New Delhi: Genetically modified (GM) pest-resistant crops may not be the panacea they are made out to be, a new study shows, with specific reference to Bt cotton.

The field trial by scientists in Nagpur shows that the soil the plants are grown in matters almost as much as insect-killing genes and pesticide sprays.

The finding could significantly increase the amount of money farmers spend in buying and spraying pesticides. It could also mean lower yields than those promised by manufacturers of GM seeds.

The study, published in the peer-reviewed journal Current Science, says that the quantity of toxin exuded within a Bt cotton plant sowed in deep soil was nearly three times as much as that of shallow soil and there was marked reduction in the amount of toxin (which combats pests) that was present in the plant during the months of October and November, when most of the cotton is matured and most vulnerable to pest attacks.

On the ground: A Bt cotton field. The study says that the quantity of toxin exuded within a Bt cotton plant sowed in deep soil was nearly three times as much as that of shallow soil.

“...This decline coincided with the peak boll formation stage. At this stage, the toxin concentration was 0.48–2.40 µg/g. The toxin concentrations were, in general, less than the critical concentration of 1.90 µg/g..." wrote the authors D. Blaise and K.R. Kranthi of the Indian Institute of Soil Science, Bhopal, and Central Institute for Cotton Research, Nagpur, respectively. The tests were performed over the monsoon of 2006 and 2007 over 21 test plots in the Nagpur institute’s cotton fields.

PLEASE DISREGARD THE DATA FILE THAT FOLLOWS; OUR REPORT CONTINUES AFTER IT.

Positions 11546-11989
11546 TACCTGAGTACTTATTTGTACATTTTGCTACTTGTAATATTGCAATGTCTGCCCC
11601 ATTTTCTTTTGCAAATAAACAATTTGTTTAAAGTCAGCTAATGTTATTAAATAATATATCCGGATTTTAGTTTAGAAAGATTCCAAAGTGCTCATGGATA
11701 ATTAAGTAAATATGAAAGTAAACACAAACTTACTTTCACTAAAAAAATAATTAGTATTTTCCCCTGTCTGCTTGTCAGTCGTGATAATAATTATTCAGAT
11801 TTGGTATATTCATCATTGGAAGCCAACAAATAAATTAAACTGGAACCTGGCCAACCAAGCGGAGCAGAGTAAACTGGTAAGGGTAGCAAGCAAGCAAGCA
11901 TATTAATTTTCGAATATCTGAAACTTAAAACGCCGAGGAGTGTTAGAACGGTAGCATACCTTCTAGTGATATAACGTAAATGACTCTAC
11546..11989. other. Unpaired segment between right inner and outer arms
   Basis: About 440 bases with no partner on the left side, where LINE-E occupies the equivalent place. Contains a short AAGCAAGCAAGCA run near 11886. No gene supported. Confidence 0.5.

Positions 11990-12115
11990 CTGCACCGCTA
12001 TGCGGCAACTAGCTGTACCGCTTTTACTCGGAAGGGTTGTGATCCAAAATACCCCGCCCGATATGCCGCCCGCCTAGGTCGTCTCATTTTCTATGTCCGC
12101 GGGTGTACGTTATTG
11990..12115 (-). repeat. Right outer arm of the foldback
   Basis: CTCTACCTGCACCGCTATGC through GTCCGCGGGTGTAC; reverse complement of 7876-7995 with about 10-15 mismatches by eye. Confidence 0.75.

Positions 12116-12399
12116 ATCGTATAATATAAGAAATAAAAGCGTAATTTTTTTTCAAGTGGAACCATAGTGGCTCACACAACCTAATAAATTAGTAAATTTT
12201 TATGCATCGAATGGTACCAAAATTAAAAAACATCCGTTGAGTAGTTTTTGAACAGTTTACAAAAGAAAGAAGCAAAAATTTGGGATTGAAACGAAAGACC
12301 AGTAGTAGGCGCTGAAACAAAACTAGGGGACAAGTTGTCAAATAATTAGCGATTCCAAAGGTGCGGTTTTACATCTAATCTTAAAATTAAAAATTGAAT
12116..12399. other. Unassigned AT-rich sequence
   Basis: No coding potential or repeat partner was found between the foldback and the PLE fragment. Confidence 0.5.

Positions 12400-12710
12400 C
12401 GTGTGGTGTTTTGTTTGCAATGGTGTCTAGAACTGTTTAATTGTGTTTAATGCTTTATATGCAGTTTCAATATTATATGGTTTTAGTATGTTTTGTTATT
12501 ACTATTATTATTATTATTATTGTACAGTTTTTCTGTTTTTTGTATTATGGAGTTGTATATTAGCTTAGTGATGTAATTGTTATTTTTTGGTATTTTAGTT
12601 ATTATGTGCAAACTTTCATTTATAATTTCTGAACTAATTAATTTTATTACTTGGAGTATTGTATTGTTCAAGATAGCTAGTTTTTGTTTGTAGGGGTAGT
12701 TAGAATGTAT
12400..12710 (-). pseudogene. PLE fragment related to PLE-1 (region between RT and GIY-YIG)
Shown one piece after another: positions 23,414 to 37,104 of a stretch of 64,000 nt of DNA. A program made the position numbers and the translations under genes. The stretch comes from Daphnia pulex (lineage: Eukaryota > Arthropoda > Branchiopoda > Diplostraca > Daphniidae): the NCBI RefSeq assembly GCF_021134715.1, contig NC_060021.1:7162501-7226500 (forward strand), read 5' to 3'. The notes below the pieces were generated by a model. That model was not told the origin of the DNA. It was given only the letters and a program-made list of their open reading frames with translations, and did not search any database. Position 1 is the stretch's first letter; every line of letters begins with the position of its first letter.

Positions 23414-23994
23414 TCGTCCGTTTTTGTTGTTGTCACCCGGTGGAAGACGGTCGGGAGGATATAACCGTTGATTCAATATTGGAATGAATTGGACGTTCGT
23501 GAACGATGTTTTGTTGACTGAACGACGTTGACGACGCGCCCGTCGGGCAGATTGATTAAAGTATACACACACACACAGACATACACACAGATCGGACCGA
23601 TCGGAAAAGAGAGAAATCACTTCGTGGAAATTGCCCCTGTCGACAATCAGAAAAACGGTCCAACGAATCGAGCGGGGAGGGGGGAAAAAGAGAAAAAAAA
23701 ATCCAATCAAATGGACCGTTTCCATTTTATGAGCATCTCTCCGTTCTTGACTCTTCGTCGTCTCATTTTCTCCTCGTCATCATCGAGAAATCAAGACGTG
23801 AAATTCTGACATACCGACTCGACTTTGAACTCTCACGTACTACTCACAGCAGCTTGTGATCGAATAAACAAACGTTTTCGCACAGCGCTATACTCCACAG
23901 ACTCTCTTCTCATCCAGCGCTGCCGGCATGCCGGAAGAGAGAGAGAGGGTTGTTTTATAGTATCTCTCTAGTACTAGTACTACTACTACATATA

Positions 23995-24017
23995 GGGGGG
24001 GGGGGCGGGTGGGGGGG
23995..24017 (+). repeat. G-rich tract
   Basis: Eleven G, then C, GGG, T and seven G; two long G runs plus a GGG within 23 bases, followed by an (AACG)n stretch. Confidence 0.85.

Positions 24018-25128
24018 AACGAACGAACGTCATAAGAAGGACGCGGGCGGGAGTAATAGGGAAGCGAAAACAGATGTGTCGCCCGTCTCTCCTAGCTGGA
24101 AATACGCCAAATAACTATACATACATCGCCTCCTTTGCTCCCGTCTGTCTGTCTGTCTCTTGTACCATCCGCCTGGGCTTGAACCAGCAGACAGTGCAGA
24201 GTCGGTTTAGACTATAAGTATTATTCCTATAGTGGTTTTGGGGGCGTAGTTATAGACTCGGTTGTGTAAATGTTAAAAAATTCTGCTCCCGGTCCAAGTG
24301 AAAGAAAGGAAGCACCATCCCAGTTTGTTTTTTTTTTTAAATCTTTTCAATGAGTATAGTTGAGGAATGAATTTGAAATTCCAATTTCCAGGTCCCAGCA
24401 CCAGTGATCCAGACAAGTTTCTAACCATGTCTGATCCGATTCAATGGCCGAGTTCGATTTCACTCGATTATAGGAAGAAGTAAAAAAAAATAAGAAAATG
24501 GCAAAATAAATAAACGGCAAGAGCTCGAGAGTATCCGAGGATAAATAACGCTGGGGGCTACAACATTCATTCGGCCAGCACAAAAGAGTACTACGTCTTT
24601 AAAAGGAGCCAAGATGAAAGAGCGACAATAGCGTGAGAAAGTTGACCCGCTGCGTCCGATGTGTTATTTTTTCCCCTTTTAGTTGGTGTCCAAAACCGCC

At least 60% of India’s agricultural land is rain-fed, the extent of moisture in the plant swings between extremes, and according to the study, exposes cotton to pest attacks at a level much greater than previously imagined.

“There is no doubt that we need Bt cotton. But in regions like Vidarbha which is rain-fed and has a lot of shallow soil, Bt cotton wouldn’t work as well as in other parts of the country. The study just points out that you need different kinds of cotton in different regions. A one-size-fits-all approach can’t work," said Kranthi.

Bt cotton now accounts for over 90% of the country’s cotton acreage and has been credited with tripling the yield since 2006 and making India a net exporter as well as world’s second largest producer of the commodity.

It’s largely due to the success of Bt cotton and its acceptance among farmers that several companies and agricultural research institutes have been trying to integrate the Bt gene into food crops in India.

India’s major cotton producing states are Gujarat, Andhra Pradesh, Maharashtra and Punjab which all have varying soil topographies and varying exposure to monsoon rainfall.

Genetically modified cotton today uses one or more genes from a soil bacterium called Bacillus thuringiensis that trigger an insecticidal protein.

These toxins are usually fatal only to a bug called the American bollworm, considered the chief cotton pest and, as a result, the target of most sprays.

Though Bt cotton seeds are costlier than their non-Bt counterparts, its proponents claim that seeds engineered in this way dramatically reduce the sprays—and, hence, costs—in protecting cotton crop. It is estimated that pests cause losses worth $120 billion ( 5.9 trillion today), of which losses worth 60,000 crore take place in India.

Pesticides worth $8 billion are used every year in India, with cotton accounting for nearly $3.8 billion of this. GM technology is expected to reduce at least 50% of the expenditure on pesticides.

Last year, Kranthi had pointed out several “unforeseen" consequences of the widespread adoption of Bt cotton. In a report, he said 90% of the current GM cotton hybrids appear susceptible to mealy bugs and whiteflies (also considered a minor cotton pest) and that insecticide use in cotton, as measured by value, appears to have increased from 640 crore in 2006 to 800 crore in 2008.